Processing All Things Federal Circuit
August 14, 2020 - Federal Circuit Insights

Agreeing to Disagree, en Banc Style: How Often Do Judges Dissent From Denial of Rehearing En Banc?

Agreeing to Disagree, en Banc Style:  How Often Do Judges Dissent From Denial of Rehearing En Banc?

As we mentioned in one of our previous posts, the Federal Circuit recently denied a long-pending petition for rehearing en banc in American Axle & Manufacturing v. Neapco Holdings, a Section 101 case. More than 8 months after the filing of a rehearing petition, the original panel modified its opinion, and the en banc court evenly divided over whether to rehear the case. (A majority of eligible active judges must vote to take a case en banc, so if the Court is evenly divided, the en banc poll fails.)

That piqued our curiosity about the Court’s other dissents from denials of en banc rehearing (sometimes called “dissentals”)—how often they occur, what types of cases are more likely to draw such dissents, and how such dissents affect the likelihood that the Supreme Court will grant review. So, as we often do here at Federal Circuitry, we dug into the data.

Between January 1, 2015, and August 12, 2020, we counted 33 denials of en banc rehearing that drew at least one noted dissent. There were a few instances where multiple rehearing petitions raised the same issue; we combined those for purposes of our tabulation. Note also that Judge Stoll, the Court’s most recent appointee, joined the Court midway through 2015, so there were a few en banc polls in our data set in which she didn’t have an opportunity to participate.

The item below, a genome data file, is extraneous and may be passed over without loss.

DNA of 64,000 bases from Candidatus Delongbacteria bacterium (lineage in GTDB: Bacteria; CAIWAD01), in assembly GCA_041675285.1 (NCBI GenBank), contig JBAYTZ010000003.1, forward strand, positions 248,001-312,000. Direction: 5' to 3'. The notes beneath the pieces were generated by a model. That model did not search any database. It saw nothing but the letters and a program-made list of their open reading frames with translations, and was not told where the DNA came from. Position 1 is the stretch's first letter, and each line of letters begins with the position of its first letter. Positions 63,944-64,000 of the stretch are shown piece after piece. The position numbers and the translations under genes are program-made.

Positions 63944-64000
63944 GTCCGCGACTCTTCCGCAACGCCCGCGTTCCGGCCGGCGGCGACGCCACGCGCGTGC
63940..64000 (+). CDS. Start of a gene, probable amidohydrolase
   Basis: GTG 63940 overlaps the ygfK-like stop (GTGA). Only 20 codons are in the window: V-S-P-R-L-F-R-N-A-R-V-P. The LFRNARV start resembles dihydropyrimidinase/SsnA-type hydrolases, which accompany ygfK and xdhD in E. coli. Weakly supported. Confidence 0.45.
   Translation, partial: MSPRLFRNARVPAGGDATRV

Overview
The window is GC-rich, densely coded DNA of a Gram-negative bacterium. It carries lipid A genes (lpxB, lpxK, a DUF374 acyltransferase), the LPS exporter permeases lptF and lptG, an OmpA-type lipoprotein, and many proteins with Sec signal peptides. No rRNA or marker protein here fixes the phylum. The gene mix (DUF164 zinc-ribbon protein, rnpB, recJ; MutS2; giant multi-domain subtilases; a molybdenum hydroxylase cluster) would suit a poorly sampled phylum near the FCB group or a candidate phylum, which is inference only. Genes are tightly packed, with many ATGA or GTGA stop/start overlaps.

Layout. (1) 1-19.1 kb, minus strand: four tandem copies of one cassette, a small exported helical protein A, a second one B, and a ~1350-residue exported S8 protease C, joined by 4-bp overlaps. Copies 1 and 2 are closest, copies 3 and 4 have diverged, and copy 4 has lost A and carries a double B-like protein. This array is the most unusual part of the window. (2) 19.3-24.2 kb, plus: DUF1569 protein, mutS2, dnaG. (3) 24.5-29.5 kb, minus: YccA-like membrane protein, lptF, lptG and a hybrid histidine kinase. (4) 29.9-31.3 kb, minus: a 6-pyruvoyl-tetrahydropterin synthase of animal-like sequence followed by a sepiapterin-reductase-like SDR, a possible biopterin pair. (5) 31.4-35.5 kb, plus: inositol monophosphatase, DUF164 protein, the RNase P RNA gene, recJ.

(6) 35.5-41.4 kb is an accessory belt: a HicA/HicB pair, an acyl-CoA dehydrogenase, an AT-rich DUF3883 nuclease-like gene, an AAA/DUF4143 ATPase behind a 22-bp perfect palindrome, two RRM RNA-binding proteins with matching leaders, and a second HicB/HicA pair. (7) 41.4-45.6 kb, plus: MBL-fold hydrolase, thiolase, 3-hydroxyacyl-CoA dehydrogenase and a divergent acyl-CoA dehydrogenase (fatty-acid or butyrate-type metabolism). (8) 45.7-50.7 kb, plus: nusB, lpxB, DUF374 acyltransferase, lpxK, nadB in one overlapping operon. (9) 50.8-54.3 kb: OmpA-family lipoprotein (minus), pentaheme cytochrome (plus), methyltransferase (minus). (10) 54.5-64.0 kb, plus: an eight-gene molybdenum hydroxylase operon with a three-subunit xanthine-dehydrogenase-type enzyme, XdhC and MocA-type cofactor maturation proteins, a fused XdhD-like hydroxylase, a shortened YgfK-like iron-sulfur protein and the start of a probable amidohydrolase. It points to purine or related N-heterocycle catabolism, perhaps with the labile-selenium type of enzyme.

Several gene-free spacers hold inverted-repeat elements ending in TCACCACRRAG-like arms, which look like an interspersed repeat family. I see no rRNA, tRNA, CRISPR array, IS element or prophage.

The following chart shows how many times each judge has dissented from denial of en banc rehearing and how many votes for en banc rehearing each judge’s panel majority opinions received. The chart omits rows for senior judges who did not author a panel majority opinion that garnered a dissent from denial of rehearing en banc (and columns for all senior judges, since senior judges cannot participate in the en banc process).


As you can see, the numbers vary widely among the judges. With 27 noted dissents from denial of en banc rehearing, Judge Newman had nearly twice as many such dissents as the next most prolific dissenter. Judges Wallach, O’Malley, and Reyna also recorded a fair number of such dissents—14, 11, and 11, respectively. (Those names may look somewhat familiar to those who read our earlier post about how often judges dissent at the panel stage—Judges Newman and Reyna also were the source of most of the Court’s panel-stage dissents.) By contrast, Judges Taranto and Chen had no noted dissents from denials of rehearing en banc.

On the other side of the ledger, panel majority opinions authored by Judge Dyk drew by far the most dissents from denial of en banc rehearing (29), while those from Judges Newman, Taranto and Chen garnered no such dissents. Another interesting statistic not captured in the above chart: of the 33 en banc denials with a dissent in our data set, 25 (about 75%) had either a concurring or dissenting opinion at the panel stage. These separate opinions perhaps signal to off-panel judges that a rehearing petition is worth a closer look.

The next chart shows the distribution of the number of judges dissenting from any given denial of en banc rehearing. As we suspected, the Court is rarely evenly divided as it was in American Axle. More often, only 1, 2, or 3 judges have noted dissents. Of course, the number of judges needed to take a case en banc changes if some active judges do not participate, e.g., if they are recused from that case. For instance, if 1 of the Court’s 12 active judges is recused, 6 votes are enough to grant en banc rehearing.